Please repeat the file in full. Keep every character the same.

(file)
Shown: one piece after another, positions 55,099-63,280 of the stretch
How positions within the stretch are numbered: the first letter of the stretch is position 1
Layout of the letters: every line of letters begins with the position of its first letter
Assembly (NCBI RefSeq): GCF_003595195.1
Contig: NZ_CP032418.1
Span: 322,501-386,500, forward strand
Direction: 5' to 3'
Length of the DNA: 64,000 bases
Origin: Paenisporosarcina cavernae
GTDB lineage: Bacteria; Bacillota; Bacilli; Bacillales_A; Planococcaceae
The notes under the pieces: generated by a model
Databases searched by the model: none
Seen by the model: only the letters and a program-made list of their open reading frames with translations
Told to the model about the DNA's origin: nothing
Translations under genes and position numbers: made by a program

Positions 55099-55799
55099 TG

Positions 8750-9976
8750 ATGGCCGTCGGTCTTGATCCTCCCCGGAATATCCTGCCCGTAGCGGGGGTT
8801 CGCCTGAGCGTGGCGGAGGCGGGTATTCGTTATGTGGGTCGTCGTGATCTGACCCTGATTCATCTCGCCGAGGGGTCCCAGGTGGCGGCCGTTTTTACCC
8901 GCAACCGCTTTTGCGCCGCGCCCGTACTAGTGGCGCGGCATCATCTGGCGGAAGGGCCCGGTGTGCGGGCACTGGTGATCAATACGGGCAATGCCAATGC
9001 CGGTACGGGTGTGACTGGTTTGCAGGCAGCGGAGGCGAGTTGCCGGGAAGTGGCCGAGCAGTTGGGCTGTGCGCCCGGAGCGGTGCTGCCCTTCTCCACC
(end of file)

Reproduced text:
Shown: one piece after another, positions 55,099-63,280 of the stretch
How positions within the stretch are numbered: the first letter of the stretch is position 1
Layout of the letters: every line of letters begins with the position of its first letter
Assembly (NCBI RefSeq): GCF_003595195.1
Contig: NZ_CP032418.1
Span: 322,501-386,500, forward strand
Direction: 5' to 3'
Length of the DNA: 64,000 bases
Origin: Paenisporosarcina cavernae
GTDB lineage: Bacteria; Bacillota; Bacilli; Bacillales_A; Planococcaceae
The notes under the pieces: generated by a model
Databases searched by the model: none
Seen by the model: only the letters and a program-made list of their open reading frames with translations
Told to the model about the DNA's origin: nothing
Translations under genes and position numbers: made by a program

Positions 55099-55799
55099 TG

Positions 8750-9976
8750 ATGGCCGTCGGTCTTGATCCTCCCCGGAATATCCTGCCCGTAGCGGGGGTT
8801 CGCCTGAGCGTGGCGGAGGCGGGTATTCGTTATGTGGGTCGTCGTGATCTGACCCTGATTCATCTCGCCGAGGGGTCCCAGGTGGCGGCCGTTTTTACCC
8901 GCAACCGCTTTTGCGCCGCGCCCGTACTAGTGGCGCGGCATCATCTGGCGGAAGGGCCCGGTGTGCGGGCACTGGTGATCAATACGGGCAATGCCAATGC
9001 CGGTACGGGTGTGACTGGTTTGCAGGCAGCGGAGGCGAGTTGCCGGGAAGTGGCCGAGCAGTTGGGCTGTGCGCCCGGAGCGGTGCTGCCCTTCTCCACC